In 2011, social transfers to working-age persons and their families reduced the at-risk-of poverty rate from 40 per cent to 16 per cent, representing a poverty reduction effect of 60 per cent, rising to 68 per cent for the whole population when pensions are included.

Coinciding with Ireland’s Presidency of the EU, the Forum also discussed the social dimension of the Europe 2020 Strategy* (see Note for Editors below).

The Minister said “I strongly believe that the fiscal and economic crisis in Europe must not distract us from the equally important social challenge, which is to improve the living conditions and life chances of all citizens. A well-designed and administered social policy is an important and integral part of Europe 2020 and the response of the Irish Presidency reflects this.”

During the course of the day participants discussed the following areas in specific workshops:

  • Improving Outcomes for Children and Young People
  • Unemployment and Jobless Households
  • Older People and Access to Services
  • Income Adequacy and Prevention of Poverty


Note for Editors

The Social Inclusion Forum
The Social Inclusion Forum (SIF) was established by the Government as part of the structures to monitor and evaluate Ireland’s National Action Plan for Social Inclusion (NAPinclusion) 2007- 2016. The Social Inclusion Division of the Department of Social Protection has been given the responsibility by the Government to convene this event on a regular basis. The Social Inclusion Division was assisted in organising this year’s Forum by the Community Workers Co-operative (CWC) and the European Anti-Poverty Network Ireland (EAPN). The theme of this year’s event is: Implementing the Social Dimension of Europe 2020.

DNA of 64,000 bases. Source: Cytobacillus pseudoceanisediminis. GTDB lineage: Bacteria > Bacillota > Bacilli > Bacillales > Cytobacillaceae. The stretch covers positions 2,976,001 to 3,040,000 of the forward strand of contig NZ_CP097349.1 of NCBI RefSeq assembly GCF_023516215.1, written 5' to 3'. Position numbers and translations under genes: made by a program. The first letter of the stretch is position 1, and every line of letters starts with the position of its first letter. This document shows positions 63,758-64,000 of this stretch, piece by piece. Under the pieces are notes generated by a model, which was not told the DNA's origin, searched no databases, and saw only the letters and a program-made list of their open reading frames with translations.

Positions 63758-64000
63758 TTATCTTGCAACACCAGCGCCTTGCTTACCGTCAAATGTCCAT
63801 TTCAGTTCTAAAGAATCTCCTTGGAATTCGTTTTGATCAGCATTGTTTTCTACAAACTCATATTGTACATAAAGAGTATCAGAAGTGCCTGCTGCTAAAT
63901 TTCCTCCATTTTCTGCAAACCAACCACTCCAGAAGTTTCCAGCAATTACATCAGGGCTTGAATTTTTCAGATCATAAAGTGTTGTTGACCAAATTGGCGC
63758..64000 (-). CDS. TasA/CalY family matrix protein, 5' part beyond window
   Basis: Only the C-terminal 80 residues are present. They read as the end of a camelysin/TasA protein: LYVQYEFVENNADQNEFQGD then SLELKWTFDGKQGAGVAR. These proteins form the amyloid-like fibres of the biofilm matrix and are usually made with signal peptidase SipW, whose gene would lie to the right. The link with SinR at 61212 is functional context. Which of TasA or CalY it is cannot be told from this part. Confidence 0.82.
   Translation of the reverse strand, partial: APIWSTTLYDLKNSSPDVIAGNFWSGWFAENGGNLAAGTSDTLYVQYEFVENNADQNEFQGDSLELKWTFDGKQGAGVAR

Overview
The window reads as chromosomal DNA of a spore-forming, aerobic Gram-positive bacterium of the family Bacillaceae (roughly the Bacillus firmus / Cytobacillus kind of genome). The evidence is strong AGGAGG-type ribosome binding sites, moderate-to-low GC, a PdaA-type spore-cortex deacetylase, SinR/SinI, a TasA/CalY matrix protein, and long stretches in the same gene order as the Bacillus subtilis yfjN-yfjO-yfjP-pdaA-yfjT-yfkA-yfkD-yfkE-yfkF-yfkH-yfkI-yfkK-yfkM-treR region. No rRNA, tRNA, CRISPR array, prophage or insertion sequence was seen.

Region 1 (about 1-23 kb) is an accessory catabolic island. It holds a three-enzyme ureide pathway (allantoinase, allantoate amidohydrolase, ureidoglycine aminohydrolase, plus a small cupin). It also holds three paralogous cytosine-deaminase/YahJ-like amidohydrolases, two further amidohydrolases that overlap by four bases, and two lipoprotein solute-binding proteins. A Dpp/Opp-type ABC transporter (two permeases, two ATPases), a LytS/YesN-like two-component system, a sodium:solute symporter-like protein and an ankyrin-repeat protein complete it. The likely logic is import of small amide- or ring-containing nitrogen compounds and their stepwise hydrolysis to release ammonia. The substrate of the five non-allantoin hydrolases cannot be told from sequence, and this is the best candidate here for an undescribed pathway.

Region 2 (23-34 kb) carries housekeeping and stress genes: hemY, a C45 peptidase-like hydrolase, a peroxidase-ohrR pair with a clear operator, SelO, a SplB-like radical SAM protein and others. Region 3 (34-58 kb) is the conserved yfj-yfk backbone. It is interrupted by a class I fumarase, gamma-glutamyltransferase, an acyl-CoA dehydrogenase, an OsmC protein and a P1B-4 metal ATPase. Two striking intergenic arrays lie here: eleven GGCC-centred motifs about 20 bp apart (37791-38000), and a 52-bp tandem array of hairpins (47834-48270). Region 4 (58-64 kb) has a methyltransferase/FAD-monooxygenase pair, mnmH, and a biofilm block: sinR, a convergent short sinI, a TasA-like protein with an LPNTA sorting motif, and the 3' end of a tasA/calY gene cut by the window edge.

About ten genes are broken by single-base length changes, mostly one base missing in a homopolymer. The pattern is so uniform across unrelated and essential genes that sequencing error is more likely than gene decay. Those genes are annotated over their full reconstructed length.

Europe 2020
The Europe 2020 Strategy is the European Union’s ten-year growth strategy. It is about more than just overcoming the crisis which continues to afflict many of our economies. The social dimension of the Europe 2020 Strategy includes the setting of an EU headline target for poverty, the development and monitoring of the national reform programmes and a commitment to the development of the European Platform against Poverty and Social Exclusion.

Europe 2020 contains as one of its five headline targets a target in relation to poverty: to lift at least 20 million people out of the risk of poverty and exclusion by 2020. Member states are required to set national poverty targets, using appropriate national indicators, in support of the EU target.

Social Inclusion Division

The role of the Social Inclusion Division is to support the Minister and Government in developing and implementing Government strategies for preventing, reducing and ultimately eliminating poverty and social exclusion. The Division also promotes greater social inclusion and social cohesion in collaboration with other stakeholders including, in particular, people experiencing poverty.

European Anti-Poverty Network Ireland (EAPN Ireland)
The European Anti-Poverty Network Ireland is a network of groups and individuals working against poverty. EAPN Ireland is the Irish link to the European Anti-Poverty Network which brings together civil society organisations from all over the European Union in order to put the fight against poverty at the top of EU, national and local agendas.

The Community Worker’s Co-operative (CWC)
Established in 1981, the Community Worker's Cooperative is a national membership organisation that seeks to promote quality community work as a means of addressing poverty, social exclusion and inequality, and contributing to the creation of a more just, sustainable and equal society.

Last modified:26/03/2013